PROPERTY FROM A DISTINGUISHED PRIVATE COLLECTION, MEXICO
Juan Carlos Pereda
Curator, Museo Tamayo de Arte Contemporáneo, Mexico City
Rufino Tamayo spent his life filtering European modernism through his own undeniable Mexican identity. He made a career of not being political, setting himself in opposition to the didactic public murals and ideological discourse of his contemporaries, particularly Diego Rivera and David Alfaro Siqueiros. His paintings, he argued, were “purer,” generally engaging with timeless universal themes. In 1949, in a tersely worded artistic statement, he declared that “Painting is not literature, or journalism, or demagogy. Painting is… the wonderful combination of poetry, which bears the message, and visual qualities, which transmit that meaning.” (Tamayo, “Unas palabras de Rufino Tamayo”Espacios, June 1949, cited in Rufino Tamayo: Pinturas, Madrid, 1988, p. 35)
However, the artist’s work of the early 1940s cannot be understood without reference to World War II, a time of “great intensity,” as he said in a later interview (Ingrid Suckaer, Rufino Tamayo: Aproximaciones, Mexico City, 2000, p. 181.) In this period, while based primarily in New York, he created a series of anxious and unsettling pictures in which animals, particularly howling and barking dogs, serve as overt metaphors for conflict. This group of paintings was directly inspired by Picasso’s Guernica (1937), a denunciation of the bombing of civilians during the Spanish Civil War. In 1939, probably on more than one occasion, Tamayo saw and studied Picasso’s mural-sized canvas in exhibitions in New York, where it had been sent for safekeeping. Guernica famously includes two prominent animals—a threatening bull and a screaming horse. Tamayo’s paintings, however, were far more electric in their color range than Guernica’s newspaper-like monochrome; in addition, as Robert Goldwater noted early on, Tamayo’s animals were far more aggressive: “They express a spirit of revolt rather than the passive anguish Picasso depicted” (Goldwater, Rufino Tamayo, New York, 1947, p. 27.)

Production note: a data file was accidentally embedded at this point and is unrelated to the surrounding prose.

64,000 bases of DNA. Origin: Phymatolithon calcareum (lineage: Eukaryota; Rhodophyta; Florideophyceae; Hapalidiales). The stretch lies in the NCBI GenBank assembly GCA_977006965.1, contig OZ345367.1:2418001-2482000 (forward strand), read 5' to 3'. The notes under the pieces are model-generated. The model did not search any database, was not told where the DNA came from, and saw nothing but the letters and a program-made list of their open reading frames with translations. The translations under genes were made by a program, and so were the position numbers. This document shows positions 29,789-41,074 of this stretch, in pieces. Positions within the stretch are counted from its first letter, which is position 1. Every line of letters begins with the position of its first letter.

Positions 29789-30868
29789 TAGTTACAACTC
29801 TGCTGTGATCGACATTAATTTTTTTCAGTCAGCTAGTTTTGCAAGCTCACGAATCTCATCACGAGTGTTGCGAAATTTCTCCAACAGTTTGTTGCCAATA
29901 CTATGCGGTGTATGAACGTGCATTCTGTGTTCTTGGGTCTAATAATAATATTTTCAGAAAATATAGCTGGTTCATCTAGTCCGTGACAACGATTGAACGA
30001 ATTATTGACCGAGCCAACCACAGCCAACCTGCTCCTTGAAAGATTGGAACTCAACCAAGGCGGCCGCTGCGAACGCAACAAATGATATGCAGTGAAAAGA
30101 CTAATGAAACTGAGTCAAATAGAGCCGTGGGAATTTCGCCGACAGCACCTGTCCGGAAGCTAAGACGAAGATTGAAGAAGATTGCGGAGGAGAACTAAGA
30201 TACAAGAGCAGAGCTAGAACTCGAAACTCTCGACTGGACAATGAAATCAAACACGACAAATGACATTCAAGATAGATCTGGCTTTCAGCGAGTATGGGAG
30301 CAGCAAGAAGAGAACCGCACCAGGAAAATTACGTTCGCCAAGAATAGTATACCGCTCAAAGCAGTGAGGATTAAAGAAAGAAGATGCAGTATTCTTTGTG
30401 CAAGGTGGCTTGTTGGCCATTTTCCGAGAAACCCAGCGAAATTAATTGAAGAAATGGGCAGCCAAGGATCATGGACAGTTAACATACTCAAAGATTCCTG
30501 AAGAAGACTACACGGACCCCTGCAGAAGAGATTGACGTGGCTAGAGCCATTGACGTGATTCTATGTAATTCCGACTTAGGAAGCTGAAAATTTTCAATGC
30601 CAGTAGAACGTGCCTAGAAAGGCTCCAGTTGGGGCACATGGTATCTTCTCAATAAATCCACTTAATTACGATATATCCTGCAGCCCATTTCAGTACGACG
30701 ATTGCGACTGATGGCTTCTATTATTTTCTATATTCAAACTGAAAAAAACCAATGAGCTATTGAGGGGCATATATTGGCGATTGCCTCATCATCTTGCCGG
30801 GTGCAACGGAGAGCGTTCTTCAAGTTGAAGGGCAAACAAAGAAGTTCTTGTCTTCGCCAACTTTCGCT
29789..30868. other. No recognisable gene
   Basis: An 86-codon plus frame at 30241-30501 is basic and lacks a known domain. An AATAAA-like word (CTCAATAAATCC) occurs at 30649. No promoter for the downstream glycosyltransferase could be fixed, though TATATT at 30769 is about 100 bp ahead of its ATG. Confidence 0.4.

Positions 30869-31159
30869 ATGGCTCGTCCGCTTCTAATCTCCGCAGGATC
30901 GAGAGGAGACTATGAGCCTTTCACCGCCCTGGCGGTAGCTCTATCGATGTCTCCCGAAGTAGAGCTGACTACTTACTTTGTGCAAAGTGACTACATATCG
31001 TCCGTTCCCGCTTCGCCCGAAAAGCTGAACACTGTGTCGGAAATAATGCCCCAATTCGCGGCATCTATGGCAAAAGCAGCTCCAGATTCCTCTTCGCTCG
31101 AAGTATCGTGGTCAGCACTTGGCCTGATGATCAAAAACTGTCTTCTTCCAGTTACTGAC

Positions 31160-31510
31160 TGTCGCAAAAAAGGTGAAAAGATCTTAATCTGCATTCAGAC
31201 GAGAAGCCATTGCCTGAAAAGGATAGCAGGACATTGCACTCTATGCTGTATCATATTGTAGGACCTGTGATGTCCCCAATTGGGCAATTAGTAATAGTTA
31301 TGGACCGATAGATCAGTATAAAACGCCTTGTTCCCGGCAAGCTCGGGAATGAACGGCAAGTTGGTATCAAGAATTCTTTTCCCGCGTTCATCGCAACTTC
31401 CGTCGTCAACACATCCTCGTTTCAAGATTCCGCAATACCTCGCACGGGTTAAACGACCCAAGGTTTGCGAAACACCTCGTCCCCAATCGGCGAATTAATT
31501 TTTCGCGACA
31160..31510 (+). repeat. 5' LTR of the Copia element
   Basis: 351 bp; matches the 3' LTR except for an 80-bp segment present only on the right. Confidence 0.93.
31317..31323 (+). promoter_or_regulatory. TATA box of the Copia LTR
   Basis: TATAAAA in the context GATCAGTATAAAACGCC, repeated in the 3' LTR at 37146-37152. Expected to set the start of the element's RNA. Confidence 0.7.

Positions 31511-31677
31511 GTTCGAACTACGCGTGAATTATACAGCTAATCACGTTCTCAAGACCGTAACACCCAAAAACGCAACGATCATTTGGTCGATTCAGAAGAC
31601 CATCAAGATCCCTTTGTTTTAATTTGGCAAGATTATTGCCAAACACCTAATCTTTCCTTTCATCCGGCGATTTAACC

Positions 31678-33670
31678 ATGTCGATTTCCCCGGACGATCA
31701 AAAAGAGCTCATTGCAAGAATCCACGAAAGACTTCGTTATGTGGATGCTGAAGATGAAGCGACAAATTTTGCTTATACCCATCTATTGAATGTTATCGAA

In Perro aullando a la Luna (1942), the animal raises its head towards a moon in eclipse, set against a deep blue night sky. The veins of the dog’s throat seem to burst with energy, as the howl travels from his broad chest to the slash of white teeth in his open mouth. As in other works in this series showing dogs—most importantly Animals (1941), now in The Museum of Modern Art in New York—dry meatless bones appear in the foreground. The dark green wall to the right reinforces our sense that the dog is outside, unprotected, and perhaps unheard, as were so many voices in that terrible year of the Second World War, when democracy and freedom seemed irrevocably eclipsed by fascist victories.
Tamayo’s painting recalls—and perhaps cites—Joan Miró’s Dog Barking at the Moon (1926; Philadelphia Museum of Art), which in the early 1940s was on display at the Gallery of Living Art in New York, where Tamayo would have easily encountered it. Here, however, the artist replaces surrealist playfulness with something more sinister. Closer in date to Tamayo’s howling dog is Jackson Pollock’s equally fierce The She-Wolf (1943; The Museum of Modern Art). But whereas Pollock turned to Classical history (the title refers to the legendary she-wolf who suckled the founders of Rome), Tamayo’s references are drawn from Mexico’s pre-Columbian heritage. The seated pose, taut rib-revealing skin, and open mouth—as well as the loud red color—are all features found on the ceramic figures from tombs in Colima showing the xoloitzcuintli (a local hairless breed used as both guard dog and food source); such sculptures were widely collected in both the United States and Mexico. But Colima dogs rarely look up; the specific position of the head more closely resembles effigies of seated howling coyotes from Gulf Coast Mexico.
Such references to the pre-Columbian past were an important part of post-Revolutionary Mexican art, a path signaled by David Alfaro Siqueiros in 1921, when he issued a manifesto calling for artists across the Americas to “absorb the synthetic energy” of the “ancient inhabitants of our valleys” without recourse to facile or illustrative recreations. (Siqueiros, “Three Appeals for the Current Guidance of the New Generation of American Painters and Sculptors” in Mari-Carmen Ramírez et al., Inverted Utopias: Avant-Garde Art in Latin America, Houston Museum of Fine Arts, 2004, p. 459) Thus, the references in Tamayo’s animal paintings are not archaeological, or even overtly nationalist. They fit within a broader narrative in which diverse artists across the hemisphere consciously sought to construct a distinctly “American” modernism, informed equally by the local and the international—along with Pollock, Barnett Newman, Wifredo Lam and Maria Martins are just a few of the many proponents of this continental impulse.
Perro aullando a la Luna, the last major work from Tamayo’s series of animal paintings in private hands, was first acquired by Hollywood actress Evelyn Keyes from the Galería de Arte Mexicano, run by Inés Amor, then the leading dealer in Mexico City. It was once owned by Peter G. Wray, who amassed one of the most important collections of pre-Columbian art in the United States in the 1970s and 1980s. Wray surely appreciated the allusions to ancient Colima and Veracruz still apparent in this powerful image.
Senior Lecturer, Wellesley College, Wellesley, Massachusetts
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